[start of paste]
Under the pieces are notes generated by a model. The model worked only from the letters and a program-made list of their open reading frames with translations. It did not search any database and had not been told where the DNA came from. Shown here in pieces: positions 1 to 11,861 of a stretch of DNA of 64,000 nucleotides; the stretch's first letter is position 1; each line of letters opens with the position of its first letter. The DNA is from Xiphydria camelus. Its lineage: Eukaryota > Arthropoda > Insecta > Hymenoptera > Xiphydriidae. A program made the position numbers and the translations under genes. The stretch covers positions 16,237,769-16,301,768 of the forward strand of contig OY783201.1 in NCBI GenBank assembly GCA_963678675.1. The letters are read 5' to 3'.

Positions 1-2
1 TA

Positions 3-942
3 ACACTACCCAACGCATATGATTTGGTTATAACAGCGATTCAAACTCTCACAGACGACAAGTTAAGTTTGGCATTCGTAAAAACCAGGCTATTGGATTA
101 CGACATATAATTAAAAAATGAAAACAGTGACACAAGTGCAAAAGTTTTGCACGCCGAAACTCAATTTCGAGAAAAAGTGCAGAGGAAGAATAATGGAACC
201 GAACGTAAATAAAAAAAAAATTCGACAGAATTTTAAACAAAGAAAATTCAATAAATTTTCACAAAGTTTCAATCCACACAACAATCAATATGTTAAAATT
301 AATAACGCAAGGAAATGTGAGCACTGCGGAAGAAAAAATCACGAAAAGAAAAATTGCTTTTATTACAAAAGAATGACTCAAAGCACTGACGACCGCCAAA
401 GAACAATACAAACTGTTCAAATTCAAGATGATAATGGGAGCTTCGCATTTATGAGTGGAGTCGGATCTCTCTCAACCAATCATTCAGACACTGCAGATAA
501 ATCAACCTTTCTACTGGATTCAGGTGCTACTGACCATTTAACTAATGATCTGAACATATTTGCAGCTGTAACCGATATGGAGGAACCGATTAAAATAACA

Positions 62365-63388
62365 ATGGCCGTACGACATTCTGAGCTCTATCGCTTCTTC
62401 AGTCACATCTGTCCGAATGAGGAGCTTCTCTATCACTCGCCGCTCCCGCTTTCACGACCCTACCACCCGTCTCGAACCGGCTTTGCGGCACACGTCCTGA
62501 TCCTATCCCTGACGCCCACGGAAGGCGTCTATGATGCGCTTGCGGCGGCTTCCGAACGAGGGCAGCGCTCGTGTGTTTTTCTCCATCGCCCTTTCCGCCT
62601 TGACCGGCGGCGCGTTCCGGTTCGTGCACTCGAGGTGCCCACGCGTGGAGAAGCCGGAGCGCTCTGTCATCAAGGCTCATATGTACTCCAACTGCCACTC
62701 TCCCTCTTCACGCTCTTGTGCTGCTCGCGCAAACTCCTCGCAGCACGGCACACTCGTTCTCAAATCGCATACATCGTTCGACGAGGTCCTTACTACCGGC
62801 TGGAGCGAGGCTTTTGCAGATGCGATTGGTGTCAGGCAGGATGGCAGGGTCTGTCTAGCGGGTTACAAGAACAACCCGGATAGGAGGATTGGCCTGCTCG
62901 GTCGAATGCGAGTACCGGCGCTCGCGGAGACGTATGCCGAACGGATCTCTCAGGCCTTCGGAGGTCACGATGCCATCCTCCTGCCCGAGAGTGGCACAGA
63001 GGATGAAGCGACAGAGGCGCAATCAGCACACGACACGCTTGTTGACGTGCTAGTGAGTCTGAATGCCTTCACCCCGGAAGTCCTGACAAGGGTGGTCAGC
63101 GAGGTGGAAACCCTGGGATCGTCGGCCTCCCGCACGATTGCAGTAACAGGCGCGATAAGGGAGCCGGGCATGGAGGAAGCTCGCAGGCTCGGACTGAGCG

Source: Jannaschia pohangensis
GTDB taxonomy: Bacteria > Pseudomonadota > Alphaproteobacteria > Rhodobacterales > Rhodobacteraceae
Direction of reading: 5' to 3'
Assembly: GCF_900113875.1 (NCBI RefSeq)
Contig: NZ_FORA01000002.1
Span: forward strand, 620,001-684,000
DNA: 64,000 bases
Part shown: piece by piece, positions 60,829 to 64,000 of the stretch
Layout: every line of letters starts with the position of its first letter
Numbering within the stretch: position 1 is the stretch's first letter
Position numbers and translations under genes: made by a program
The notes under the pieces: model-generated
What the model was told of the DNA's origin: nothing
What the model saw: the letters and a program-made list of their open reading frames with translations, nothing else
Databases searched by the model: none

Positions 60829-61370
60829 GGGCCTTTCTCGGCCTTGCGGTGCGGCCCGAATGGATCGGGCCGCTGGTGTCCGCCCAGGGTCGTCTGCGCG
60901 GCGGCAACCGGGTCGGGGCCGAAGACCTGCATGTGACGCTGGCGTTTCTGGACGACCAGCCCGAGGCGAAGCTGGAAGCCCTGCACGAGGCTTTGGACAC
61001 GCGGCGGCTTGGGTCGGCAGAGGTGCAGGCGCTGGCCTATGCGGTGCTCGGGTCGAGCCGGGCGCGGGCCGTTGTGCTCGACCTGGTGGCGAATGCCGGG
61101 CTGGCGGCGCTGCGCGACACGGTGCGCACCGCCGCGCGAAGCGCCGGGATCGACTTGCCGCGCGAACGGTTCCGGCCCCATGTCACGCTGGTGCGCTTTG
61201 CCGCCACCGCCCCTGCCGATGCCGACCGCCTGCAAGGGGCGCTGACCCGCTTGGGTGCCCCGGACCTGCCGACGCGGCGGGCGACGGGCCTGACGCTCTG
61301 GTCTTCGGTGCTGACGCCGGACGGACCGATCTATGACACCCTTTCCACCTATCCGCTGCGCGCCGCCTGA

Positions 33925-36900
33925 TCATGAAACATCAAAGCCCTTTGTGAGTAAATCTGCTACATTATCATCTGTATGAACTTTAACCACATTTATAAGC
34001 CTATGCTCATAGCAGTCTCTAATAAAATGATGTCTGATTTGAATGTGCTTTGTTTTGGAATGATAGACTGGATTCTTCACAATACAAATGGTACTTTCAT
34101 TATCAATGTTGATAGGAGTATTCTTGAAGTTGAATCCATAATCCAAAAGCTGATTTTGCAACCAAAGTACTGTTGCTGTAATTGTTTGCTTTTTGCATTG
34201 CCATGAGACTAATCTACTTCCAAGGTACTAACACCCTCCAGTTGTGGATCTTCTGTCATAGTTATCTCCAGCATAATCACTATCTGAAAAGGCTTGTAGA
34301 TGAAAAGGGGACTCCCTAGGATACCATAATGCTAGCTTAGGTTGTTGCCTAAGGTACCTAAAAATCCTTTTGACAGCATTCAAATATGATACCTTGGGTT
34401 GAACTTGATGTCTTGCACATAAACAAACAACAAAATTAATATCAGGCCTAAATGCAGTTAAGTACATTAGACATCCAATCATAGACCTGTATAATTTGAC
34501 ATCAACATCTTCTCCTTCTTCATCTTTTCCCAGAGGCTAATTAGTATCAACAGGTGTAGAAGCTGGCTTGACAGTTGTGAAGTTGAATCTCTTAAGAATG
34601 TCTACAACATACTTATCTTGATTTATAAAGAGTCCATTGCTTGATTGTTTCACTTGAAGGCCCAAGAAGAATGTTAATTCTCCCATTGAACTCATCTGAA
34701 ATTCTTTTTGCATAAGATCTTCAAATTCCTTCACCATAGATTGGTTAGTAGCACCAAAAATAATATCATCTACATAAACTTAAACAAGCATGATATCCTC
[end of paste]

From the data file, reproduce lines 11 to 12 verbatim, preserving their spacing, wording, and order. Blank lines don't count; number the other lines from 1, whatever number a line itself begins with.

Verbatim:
Positions 62365-63388
62365 ATGGCCGTACGACATTCTGAGCTCTATCGCTTCTTC